Here are some great news from GitHub: Dependency graph support is now available for PHP repositories with Composer dependencies.
You may see security alerts on your repositories as dependency graph support rolls out. When there’s a published vulnerability on any of the Composer dependencies that your project lists in
composer.lockfiles, GitHub will send you an alert including email or web notifications, depending on your preferences.
These now work for both public and private repositories, and repository admins can enable or disable the features as needed.
Google is sharing “How to do a code review” as part of its engineering practices. Unlike many similar guides online, I find this document to be a lot more comprehensive. It covers both the technical bits of the process, as well as suggestions that improve overall team communications and efficiency.
A particular type of complexity is over-engineering, where developers have made the code more generic than it needs to be, or added functionality that isn’t presently needed by the system. Reviewers should be especially vigilant about over-engineering. Encourage developers to solve the problem they know needs to be solved now, not the problem that the developer speculates mightneed to be solved in the future. The future problem should be solved once it arrives and you can see its actual shape and requirements in the physical universe.
Even though I’m not writing much Perl code these days, I have to admit that the whole Perl 6 thing has been going for years now and I’m one of those many people who were confused by it. In my opinion, Perl 6 is not a continuation of Perl 5 as a version bump (like in Python or PHP), but it is a different language. And as a different language, it should have a different name.
Of the ones mentioned in the blog post, I like the “Raku” the best. But given the negative connotation in some countries, cultures, and languages, “Camelia” seems like a better option.
Regardless of the alternative names, I want the change from “Perl 6” to anything else the sooner, the better.
If you haven’t heard the news yet and are wondering what the heck P++ is, here’s a quick update for you. There’s been some noise around the idea of creating a separate dialect of PHP, code-named P++. The idea is an attempt to find a compromise between two different schools of thought on the evolution of PHP programming language: maintaining backward-compatibility for as long as possible and cutting historical baggage off to allow for faster development cycle and more of those new shiny features.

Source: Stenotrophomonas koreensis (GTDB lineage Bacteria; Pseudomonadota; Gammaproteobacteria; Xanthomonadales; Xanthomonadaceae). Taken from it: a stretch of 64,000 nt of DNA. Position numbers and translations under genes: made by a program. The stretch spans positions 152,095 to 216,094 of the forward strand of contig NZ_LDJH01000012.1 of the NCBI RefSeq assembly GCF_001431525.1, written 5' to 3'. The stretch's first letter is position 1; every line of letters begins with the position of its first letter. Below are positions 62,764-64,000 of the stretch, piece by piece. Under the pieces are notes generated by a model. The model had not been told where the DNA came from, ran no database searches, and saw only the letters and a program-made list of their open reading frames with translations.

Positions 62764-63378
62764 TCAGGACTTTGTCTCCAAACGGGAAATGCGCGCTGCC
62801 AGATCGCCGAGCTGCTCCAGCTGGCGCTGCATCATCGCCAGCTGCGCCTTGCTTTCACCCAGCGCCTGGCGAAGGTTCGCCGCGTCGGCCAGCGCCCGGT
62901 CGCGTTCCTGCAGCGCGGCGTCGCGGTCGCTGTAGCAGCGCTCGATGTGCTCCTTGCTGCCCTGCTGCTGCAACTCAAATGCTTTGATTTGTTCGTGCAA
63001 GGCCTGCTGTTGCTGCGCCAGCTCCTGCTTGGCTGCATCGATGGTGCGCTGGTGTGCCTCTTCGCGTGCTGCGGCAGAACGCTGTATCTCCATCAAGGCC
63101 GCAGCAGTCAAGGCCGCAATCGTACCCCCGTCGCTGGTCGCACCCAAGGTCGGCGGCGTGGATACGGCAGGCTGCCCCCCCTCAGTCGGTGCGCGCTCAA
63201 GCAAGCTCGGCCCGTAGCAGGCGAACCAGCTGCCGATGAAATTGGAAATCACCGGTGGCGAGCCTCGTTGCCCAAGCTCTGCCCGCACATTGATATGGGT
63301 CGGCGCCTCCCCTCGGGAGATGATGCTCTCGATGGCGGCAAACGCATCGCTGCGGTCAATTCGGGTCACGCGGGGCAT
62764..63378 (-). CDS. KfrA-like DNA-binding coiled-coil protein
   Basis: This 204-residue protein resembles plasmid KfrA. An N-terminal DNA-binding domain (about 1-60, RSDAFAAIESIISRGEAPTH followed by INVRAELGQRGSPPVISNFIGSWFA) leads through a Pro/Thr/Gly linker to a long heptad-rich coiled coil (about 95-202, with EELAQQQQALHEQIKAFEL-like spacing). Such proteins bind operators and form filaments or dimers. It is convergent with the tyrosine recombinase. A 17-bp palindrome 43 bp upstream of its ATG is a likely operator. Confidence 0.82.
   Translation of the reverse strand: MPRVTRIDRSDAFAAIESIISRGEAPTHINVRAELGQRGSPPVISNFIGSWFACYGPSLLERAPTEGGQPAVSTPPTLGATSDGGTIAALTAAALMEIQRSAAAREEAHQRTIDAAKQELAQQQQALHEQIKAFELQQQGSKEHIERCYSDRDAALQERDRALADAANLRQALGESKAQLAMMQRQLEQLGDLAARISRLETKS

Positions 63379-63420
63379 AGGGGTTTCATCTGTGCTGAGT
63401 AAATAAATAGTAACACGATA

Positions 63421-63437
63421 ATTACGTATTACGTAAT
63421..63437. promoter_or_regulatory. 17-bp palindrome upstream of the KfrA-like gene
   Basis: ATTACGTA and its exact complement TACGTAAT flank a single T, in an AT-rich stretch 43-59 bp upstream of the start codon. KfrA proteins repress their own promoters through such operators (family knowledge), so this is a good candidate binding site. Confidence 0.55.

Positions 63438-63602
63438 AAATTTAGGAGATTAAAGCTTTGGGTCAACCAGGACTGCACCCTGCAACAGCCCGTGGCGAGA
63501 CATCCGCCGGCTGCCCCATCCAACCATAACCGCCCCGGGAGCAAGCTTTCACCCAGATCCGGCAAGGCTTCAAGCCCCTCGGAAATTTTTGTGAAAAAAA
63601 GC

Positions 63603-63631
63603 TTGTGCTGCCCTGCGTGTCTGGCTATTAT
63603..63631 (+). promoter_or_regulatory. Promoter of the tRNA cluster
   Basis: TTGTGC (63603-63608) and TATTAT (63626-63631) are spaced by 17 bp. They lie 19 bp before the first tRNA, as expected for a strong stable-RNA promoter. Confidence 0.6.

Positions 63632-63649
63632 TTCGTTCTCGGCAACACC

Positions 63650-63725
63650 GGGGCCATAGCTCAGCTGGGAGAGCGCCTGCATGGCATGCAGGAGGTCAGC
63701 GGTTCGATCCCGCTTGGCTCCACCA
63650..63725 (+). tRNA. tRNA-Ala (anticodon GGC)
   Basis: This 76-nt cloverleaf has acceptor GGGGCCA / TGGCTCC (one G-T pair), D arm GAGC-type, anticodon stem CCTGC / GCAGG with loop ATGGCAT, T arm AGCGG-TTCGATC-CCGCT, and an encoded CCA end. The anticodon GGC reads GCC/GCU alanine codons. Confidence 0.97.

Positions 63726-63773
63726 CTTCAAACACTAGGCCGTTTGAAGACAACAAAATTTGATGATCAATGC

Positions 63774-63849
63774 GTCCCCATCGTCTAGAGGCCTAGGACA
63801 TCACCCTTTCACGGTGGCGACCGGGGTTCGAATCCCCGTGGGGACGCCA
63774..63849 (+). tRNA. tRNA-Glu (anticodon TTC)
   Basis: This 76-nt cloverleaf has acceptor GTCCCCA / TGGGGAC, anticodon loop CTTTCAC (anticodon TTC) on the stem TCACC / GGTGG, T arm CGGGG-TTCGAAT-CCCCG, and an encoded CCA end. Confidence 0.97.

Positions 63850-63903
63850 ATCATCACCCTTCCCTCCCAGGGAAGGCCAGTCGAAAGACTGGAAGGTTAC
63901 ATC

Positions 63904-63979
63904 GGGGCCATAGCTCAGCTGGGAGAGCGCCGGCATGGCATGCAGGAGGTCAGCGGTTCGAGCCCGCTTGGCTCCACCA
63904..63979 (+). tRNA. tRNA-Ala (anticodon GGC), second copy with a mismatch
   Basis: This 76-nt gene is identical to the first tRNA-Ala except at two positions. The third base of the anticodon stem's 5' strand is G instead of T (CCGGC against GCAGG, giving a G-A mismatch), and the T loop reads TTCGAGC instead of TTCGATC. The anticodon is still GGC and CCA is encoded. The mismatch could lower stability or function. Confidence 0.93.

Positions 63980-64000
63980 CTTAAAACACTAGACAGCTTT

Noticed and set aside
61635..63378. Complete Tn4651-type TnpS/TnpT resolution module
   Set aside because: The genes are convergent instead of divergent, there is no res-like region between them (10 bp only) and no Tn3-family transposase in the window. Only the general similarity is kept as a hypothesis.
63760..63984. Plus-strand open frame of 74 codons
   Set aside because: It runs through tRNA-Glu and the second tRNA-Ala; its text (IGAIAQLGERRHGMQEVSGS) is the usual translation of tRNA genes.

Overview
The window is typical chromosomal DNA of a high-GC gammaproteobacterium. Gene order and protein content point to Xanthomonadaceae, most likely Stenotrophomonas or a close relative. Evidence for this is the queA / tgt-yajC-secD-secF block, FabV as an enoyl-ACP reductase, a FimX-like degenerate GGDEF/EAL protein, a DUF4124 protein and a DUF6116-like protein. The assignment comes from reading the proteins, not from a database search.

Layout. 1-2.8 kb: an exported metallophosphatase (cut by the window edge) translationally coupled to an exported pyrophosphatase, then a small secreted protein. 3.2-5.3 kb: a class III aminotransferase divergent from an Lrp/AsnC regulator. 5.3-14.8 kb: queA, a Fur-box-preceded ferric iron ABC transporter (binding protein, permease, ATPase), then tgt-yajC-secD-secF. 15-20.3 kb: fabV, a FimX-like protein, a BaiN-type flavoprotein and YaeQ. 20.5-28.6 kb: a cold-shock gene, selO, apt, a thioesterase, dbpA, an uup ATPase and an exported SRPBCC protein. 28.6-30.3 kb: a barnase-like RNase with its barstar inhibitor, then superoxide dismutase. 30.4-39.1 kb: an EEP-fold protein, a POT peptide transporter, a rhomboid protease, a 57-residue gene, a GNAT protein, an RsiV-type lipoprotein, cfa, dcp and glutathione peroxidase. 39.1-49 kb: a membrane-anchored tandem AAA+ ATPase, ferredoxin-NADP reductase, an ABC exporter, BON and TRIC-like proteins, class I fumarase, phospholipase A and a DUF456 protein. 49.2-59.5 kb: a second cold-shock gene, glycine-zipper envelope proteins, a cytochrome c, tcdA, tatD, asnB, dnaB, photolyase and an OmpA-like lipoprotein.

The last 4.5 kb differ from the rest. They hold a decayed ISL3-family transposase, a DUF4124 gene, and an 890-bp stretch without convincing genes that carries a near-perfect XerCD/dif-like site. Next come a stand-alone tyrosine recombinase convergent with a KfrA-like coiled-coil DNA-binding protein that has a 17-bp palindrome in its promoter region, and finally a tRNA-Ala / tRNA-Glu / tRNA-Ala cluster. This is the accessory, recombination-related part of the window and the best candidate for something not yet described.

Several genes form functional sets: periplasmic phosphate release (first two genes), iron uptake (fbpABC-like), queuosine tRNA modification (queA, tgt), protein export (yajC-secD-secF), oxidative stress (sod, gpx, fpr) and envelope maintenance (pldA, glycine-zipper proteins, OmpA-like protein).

Here’s the FAQ with some details and explanations:
Trying to shorten the lengthy email into a couple of points:
* There are two big, substantial schools of thought in the PHP world. The first likes PHP roughly the way it is – dynamic, with strong BC bias and emphasis on simplicity; The other, prefers a stricter language, with reduced baggage and more advanced/complex features.
* There’s no ‘right’ or ‘wrong’ here. Both schools of thought are valid, and have a very substantial following. However, it’s challenging to create a language that caters to both of these crowds at the same time – which is a constant source of contention on internals@.
* The proposal is to create a new dialect of PHP (code named P++) that will live alongside PHP, but won’t be bound by the historical philosophy behind the language. In other words, this new dialect could be inherently more strict, it could be more daring with BC and remove elements that are considered ‘baggage’ (such as short tags), and adding more complex features – especially ones that are a good fit for strictly typed languages – without having to introduce the same complexity to the PHP dialect.
This is not a fork. The code base will be identical, the developers working on that codebase will be the same. The vast majority of the code would be identical. Only the specific points of difference between the two dialects will have different implementations. It is somewhat similar to what was done with strict_types in PHP 7 – only on a larger scale.
And here are a couple of other articles with some thoughts, links, and arguments:
Personally, I understand the challenges that brought up this idea and I applaud every effort that tries to find the solution to these problems.
I don’t like this particular approach. I don’t think it solves the actual problem. Instead it just buys some time until it comes back again. Much like the current arguments of what to drop and what to keep in PHP, we’ll be fighting over what to keep in P++ and what to push into the PHP.
The new versions will keep coming, bringing new features and new backward compatibility issues. If we are to address this, I think a more strategic approach should be used.
I think most people are not compiling custom PHP binaries these days, but rely on some kind of distribution packages, so I will ignore the compilation discussion and focus on distrubtion instead. From this perspective, I would prefer to have additional packages for support of legacy PHP versions. Something along the lines of:
- php-7.3.0-common.rpm (main PHP 7.3 package)
- php-7.3.0-legacy-7.2.rpm (legacy features from PHP 7.2)
- php-7.3.0-legacy-7.1.rpm (legacy features from PHP 7.1)
- … and so forth.
This allows more control as to what is available on the system. It also falls into the Composer platform paradigm of checking which PHP version and extensions are installed. This will still require quite a bit of work to implement, test, and get people to use. But I think it’s a better approach for the long term, and it is an easier transition for the short term.
This is something to keep an eye on, as I think there will be a lot of insightful discussion all over the web about it.